Hello Bloglandia!

Remember the holidays? Remember groaning over your slightly-dysfunctional, sappy-nutty family? Well, your family is going to seem like the Waltons after you get done with this Behind the Book feature.

This time we’re exploring the story of Rhea and Kronos, which includes playing favorites, parent-child rivalries, cannibalism, and a bit of ancient abdominal surgery (or possibly forced bulimia). After that, we’ll see how this all relates to my historical fantasy series, The Osteria Chronicles.

Before We Begin…

Kronos is a tricky name (seriously, why is no one named Bob in Greek mythology?). Sometimes it’s spelled “Kronos” other times it’s “Chronos” or “Cronos”. Then you’ve got your “Kronus/Cronus” wackiness.

I’ve opted for K-R-O-N-O-S because….

  • It’s one character shorter than Chronos or Chronus (hey, I type a lot of characters. I try to save my fingers as much wear and tear as possible).
  • He’s the father of time and “time” in Greek is pronounced “kroh-nohs”, not “kroh-nuhs” (yes, I”m a nerd).
  • And I just think K looks more “Greek” than CH (I’m also visually picky)

Now that we’ve got that out of the way, let’s get crackin’ on some legends.

A Very Bad Father

To start, Rhea and Kronos are titans, and although they were amongst the first generation of titans, they weren’t the first titans. Yep, Kronos had a dad and that dad was leader of the titans.

Since titans are immortal, you’re going to be hanging around a long time (say, eternity) if you’re waiting for dad to die for it to be your turn to rule. Patience wasn’t Kronos’s sturgeon suit, so he overthrew dead old dad and took charge of the titans.

As part of the ick factor that rules Greek mythology, Rhea was Kronos’s sister…and his wife (same deal with Zeus and Hera, these immortals were all for keeping it in the family).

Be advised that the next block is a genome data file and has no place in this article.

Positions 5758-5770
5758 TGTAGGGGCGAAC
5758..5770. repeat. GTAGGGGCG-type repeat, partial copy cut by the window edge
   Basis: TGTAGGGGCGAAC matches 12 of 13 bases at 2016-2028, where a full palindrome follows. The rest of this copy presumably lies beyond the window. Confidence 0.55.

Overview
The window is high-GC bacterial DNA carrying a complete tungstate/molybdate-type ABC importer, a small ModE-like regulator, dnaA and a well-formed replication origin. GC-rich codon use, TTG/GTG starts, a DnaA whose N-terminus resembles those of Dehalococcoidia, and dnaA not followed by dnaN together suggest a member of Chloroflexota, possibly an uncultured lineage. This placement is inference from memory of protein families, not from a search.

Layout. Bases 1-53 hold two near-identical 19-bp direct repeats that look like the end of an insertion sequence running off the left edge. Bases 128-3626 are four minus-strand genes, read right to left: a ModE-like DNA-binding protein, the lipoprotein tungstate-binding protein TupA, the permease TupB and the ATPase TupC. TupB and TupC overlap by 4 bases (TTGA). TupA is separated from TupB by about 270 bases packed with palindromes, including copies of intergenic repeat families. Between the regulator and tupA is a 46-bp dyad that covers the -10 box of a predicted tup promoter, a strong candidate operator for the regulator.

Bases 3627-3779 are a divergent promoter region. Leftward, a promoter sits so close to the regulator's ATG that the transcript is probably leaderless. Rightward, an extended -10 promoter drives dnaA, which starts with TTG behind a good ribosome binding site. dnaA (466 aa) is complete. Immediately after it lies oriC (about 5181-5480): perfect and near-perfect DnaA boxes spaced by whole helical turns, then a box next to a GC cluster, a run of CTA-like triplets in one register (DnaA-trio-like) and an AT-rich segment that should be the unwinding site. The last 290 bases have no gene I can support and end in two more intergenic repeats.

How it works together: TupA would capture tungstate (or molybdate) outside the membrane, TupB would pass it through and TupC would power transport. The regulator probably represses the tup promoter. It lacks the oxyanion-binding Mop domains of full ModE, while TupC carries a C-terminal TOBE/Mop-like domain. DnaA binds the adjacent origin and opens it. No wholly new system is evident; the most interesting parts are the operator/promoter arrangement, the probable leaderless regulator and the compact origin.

After kicking dad off the throne and settling down to married life, Kronos and Rhea had some kids: Hera, Zeus, Poseidon, and Hades.

Unfortunately, someone started a rumor that Kronos was going to experience the same fate as his father. Namely, that one of his kids was going to overthrow him and take over.

Clearly the obvious solution in this situation is to eat your kids. I mean, it’s a natural response, right? And hey, I believe “immortal flesh” is part of the keto diet.

But wait, Rhea has a trick up her sleeve. After watching Hades, Poseidon, and Hera go down Kronos’s gullet, she decides she needs to do something to save her favorite child, Zeus. So, the clever lady wraps a stone in a baby blanket and Kronos tosses it back with an ouzo chaser. Yum.

Ignoring rude comments about her cooking tasting no better than rocks, Rhea rushes Zeus off somewhere safe.

He grows up, comes back, then (depending on which source you want to believe) either hacks Kronos open so his (now-grown) siblings spill out, or he gives Kronos an emetic and Kronos yaks up the kids.

Personally, I like the gut-splitting version. One, I’m morbid. Two, this is going to leave Kronos down for the count for a while. If Kronos is just given an emetic, why wouldn’t he just gobble up everyone again? Logic.

Anyway, after this, Zeus becomes leader of the gods and locks Kronos in the pits of Tartarus (more on that soon).

In the Osteria Chronicles

When crafting these characters, I imagined the pair as a bitter couple who can’t or won’t get divorced and who are always at odds with one another. This was definitely a fun dynamic to write.

Even the stone has a part to play, as Kronos has it perched front and center in the foyer of his home as a reminder of exactly what kind of woman he’s married, and to never let her make a fool of him again.

Rhea clearly played favorites with Zeus in the myths. I used this favoritism to influence her part in the war the titans are waging against the gods and mortals. She may know exactly how to destroy Zeus, but she’s determined not to give up her secret…regardless of the cost.

In the series, Rhea and Kronos don’t really appear until a brief part to play in The Bonds of Osteria (Book Four). They have a bigger role in The Battle of Ares (Book Five), but the two really get to shine in The Return of Odysseus (Book Six)… both books are now available for pre-order (links below).

Have a great week, everyone!!! And even though they’re calorie-free, don’t go around eating rocks….your children (they’re full of calories!!)



3 thoughts on “Behind the Book: A Really Dysfunctional Family

    1. Yes, let’s just hope we never discover an Ancient Greek self-help book. “Feeling a bit uncertain about your place in the world? Eating your kids is a good place to start improving your self-esteem.”


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